Oyster ‘invasion’ a blessing and curse

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Much like the fishing industry’s initial despair over the arrival of king crab in Norwegian waters, marine researchers aren’t particularly pleased with the arrival of another “invading” species along the coast: oysters originally from the northern Pacific. First spotted more than 30 years ago, they’ve begun congregating along the southern coast from Hvaler over to Kristiansand, and north along the West Coast.

A new breed of oyster is "invading" the Norwegian coast, posing both problems and commercial potential. PHOTO: Havforskningsinstituttet/Espen Bierud

A new breed of oyster is “invading” the Norwegian coast, posing both problems and commercial potential. PHOTO: Havforskningsinstituttet/Espen Bierud

“The oysters are one of the extreme examples of so-called invading species,” Stein Mortensen, senior researcher at Norway’s Institute of Marine Research, told newspaper Bergens Tidende. “We see that the ecosystem changes where they establish themselves.”

He said history is repeating itself: “First there’s a period where we see just a few shells, and everyone thinks they won’t expand because of low temperatures and other conditions, but then they adapt and we get periods of high temperatures. The development can be explosive.”

It’s arguably approaching that level now in Norway, with researchers fearing the sharp-shelled oysters will ruin swimming areas and challenge other species. Others see the oysters as a potentially valuable new source of food, since oysters, like the king crab that’s become a lucrative export product, can be a delicacy fetching high prices.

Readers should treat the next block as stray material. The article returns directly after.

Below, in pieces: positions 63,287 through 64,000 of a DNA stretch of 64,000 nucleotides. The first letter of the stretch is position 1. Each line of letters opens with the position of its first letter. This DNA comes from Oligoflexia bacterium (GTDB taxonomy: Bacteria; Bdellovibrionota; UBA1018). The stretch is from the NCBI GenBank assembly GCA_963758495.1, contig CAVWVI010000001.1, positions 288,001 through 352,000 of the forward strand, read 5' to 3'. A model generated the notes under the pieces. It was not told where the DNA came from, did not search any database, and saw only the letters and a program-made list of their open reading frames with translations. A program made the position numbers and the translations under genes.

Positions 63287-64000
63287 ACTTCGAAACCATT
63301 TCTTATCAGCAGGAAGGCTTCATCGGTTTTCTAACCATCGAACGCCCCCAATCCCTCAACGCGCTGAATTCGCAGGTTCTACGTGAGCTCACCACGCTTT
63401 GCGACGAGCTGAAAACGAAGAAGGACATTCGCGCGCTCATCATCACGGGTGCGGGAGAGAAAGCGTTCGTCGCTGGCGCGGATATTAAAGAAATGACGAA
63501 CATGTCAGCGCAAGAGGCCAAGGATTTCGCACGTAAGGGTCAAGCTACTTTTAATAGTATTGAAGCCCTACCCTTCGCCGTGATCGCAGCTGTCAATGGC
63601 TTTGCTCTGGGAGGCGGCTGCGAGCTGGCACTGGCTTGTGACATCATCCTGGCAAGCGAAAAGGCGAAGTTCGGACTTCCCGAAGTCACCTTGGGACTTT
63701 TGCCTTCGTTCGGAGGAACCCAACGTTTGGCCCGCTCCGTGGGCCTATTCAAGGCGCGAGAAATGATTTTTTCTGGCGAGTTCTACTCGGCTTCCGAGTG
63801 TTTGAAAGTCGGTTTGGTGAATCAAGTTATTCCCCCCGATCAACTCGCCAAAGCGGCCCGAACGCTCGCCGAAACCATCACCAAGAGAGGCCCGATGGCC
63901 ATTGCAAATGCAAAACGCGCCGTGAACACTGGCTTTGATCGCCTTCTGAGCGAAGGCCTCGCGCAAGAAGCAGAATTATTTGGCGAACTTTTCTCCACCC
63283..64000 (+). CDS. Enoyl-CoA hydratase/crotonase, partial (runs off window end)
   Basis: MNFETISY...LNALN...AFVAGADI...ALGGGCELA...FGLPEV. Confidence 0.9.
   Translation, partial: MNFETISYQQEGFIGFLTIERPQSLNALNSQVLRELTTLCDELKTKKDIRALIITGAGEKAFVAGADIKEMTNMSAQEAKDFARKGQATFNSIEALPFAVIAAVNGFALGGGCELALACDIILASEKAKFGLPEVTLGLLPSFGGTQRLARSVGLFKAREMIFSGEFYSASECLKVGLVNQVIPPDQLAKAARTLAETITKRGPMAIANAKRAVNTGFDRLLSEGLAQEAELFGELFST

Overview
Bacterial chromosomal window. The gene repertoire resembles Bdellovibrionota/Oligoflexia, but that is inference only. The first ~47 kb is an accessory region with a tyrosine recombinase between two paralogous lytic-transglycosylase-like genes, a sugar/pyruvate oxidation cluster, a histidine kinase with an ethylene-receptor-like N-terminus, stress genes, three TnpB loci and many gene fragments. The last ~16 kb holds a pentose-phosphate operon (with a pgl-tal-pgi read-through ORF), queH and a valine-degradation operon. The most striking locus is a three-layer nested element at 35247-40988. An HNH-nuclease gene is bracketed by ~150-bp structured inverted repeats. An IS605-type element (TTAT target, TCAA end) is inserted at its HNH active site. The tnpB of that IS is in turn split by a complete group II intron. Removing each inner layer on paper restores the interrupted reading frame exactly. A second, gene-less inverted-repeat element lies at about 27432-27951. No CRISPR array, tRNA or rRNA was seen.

Mortensen warned they can also be poisonous, however, like the mussels that also flourish along the Norwegian coast. “Especially in the winter there can be a danger of virus in the shells that can case stomach upset,” he said. “We generally advise that oysters we harvest ourselves should be cooked before eaten, otherwise there’s a risk in eating them.”

It’s not entirely clear how they migrated from the Pacific to the North Atlantic and further into the North Sea. Some point to commercial farming of the species, known as giga oysters, off the coast of Northern Europe that spread on its own. Mortensen said the research institute (Havforskningsinstituttet, based in Bergen) is now working on a Scandinavian cooperation project to monitor how the oyster population is growing and how they could be commercially harvested.

newsinenglish.no/Nina Berglund